About Iceland

Iceland is a relatively large island in the Atlantic Ocean and the westernmost country in Europe, midway between North America and mainland Europe. In fact, it is the second largest island in Europe, following Great Britain, and the 18th largest island in the world.

Iceland is a country of extreme geological contrasts. Widely known as “The Land of Fire and Ice” Iceland is home to some of the largest glaciers in Europe, and some of the world’s most active volcanoes. 

The landscape is characterized by waterfalls, geysers, volcanoes, black sand beaches, and otherworldly steaming lava fields. Its location, just below the Arctic Circle, makes for long summer days with near 24-hours of sunlight; offset by short winter days with very little sunlight at all. Fortunately, while winters in Iceland are dark, they are relatively mild and play host to one of nature's most spectacular exhibitions of beauty - the Aurora Borealis.

Iceland was the last country in Europe to be settled. When the first Viking settlers arrived in Iceland in the late 9th century A.D., they found an uninhabited island. Today Iceland is thoroughly modern country and home to a progressive and peaceful nation that has formed a modern society where freedom and equality are the most important qualities. Iceland continuously ranks near the top of measurements for quality of life, gender equality, and democracy, and is one of the highest ranked countries in the world regarding health care, education and internet availability.

Isolation and the extreme nature have shaped Icelandic culture through the years. These conditions have created a resilient nation where family ties are tight, the sense of tradition is strong, and the bond with nature is powerful.  The cornerstone of Icelandic culture is the Icelandic language. A strong literary tradition still thrives in modern Iceland. Icelandic authors publish more books per capita than in any other country in the world. Iceland also boasts a prospering music scene, a burgeoning film industry, and Icelandic design is coming of age.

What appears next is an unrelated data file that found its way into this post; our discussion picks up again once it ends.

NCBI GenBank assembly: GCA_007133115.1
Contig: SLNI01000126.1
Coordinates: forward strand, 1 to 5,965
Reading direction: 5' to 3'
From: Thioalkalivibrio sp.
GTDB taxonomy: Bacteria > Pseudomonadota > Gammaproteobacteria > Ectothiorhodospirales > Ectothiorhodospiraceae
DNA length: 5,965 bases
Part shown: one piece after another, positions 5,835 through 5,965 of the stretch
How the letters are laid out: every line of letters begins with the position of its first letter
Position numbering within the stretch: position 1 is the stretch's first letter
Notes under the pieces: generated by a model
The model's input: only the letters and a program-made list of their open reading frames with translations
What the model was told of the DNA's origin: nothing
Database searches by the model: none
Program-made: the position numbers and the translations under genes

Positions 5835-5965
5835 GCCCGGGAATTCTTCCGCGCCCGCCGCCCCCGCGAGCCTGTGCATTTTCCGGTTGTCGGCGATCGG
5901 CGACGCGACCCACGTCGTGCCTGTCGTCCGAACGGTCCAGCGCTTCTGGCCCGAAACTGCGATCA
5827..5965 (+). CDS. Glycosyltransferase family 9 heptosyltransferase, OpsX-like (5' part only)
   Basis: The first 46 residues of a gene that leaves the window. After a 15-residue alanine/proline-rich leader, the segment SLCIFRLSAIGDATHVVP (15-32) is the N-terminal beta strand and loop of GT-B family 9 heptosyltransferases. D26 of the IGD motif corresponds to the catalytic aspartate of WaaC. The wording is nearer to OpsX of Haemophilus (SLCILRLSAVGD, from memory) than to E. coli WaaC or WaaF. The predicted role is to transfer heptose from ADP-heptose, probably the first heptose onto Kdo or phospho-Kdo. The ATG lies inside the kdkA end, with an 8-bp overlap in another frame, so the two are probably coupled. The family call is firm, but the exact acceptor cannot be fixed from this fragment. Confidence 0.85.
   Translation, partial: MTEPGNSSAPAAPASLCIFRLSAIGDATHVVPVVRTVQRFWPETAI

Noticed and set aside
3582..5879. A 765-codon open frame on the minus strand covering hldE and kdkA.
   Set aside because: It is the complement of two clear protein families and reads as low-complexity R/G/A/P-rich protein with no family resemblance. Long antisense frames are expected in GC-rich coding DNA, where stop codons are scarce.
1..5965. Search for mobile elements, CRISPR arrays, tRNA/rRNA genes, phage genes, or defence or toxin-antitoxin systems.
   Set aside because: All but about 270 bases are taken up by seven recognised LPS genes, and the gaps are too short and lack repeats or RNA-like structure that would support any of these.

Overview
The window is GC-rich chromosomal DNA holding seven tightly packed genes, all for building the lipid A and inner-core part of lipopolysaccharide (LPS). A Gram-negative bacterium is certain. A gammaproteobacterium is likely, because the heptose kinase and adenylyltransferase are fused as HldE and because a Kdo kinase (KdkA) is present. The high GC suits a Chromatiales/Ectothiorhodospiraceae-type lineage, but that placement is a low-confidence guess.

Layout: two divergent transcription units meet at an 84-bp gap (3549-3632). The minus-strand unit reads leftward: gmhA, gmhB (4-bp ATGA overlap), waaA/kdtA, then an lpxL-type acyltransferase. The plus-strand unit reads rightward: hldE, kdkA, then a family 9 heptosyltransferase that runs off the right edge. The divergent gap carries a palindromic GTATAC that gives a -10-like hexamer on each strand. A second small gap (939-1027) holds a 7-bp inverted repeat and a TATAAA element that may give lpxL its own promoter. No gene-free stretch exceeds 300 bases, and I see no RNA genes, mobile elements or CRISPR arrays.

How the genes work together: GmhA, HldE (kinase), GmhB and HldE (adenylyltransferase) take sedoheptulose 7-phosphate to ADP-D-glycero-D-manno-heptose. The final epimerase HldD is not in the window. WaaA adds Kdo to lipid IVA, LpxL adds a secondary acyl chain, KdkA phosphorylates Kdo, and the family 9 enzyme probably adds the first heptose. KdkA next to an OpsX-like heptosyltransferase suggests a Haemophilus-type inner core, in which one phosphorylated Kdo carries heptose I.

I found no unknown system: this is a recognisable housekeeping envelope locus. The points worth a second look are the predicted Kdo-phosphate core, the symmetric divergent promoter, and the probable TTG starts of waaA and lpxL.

Reykjavík - the capital and largest city of Iceland- and the surrounding areas in the southwest of the country are home to over two-thirds of the Iceland’s population. Reykjavík is not a whirlwind metropolis - few skyscrapers grace the skyline, traffic jams are rare and faces are familiar. But don’t be deceived—a steady beat of energy and events keeps the city alive and pulsing with excitement.

Downtown Reykjavík (also known by its postal code as 101) is the nucleus of Iceland’s rich culture and arts scene. By day, café-culture rules supreme. As day turns into night, people start filling into many of the cities excellent restaurants. Throughout 101, playful murals and street art testify to the city’s sense of creativity and fun. Art galleries such as the Reykjavík Art Museum and The National Gallery showcase the works of classic Icelandic artists, while smaller independent galleries display the projects of cutting-edge, contemporary Icelandic and international artists. Various museums preserve the culture and history of both the city and the country at large.


ICELAND - Video presentation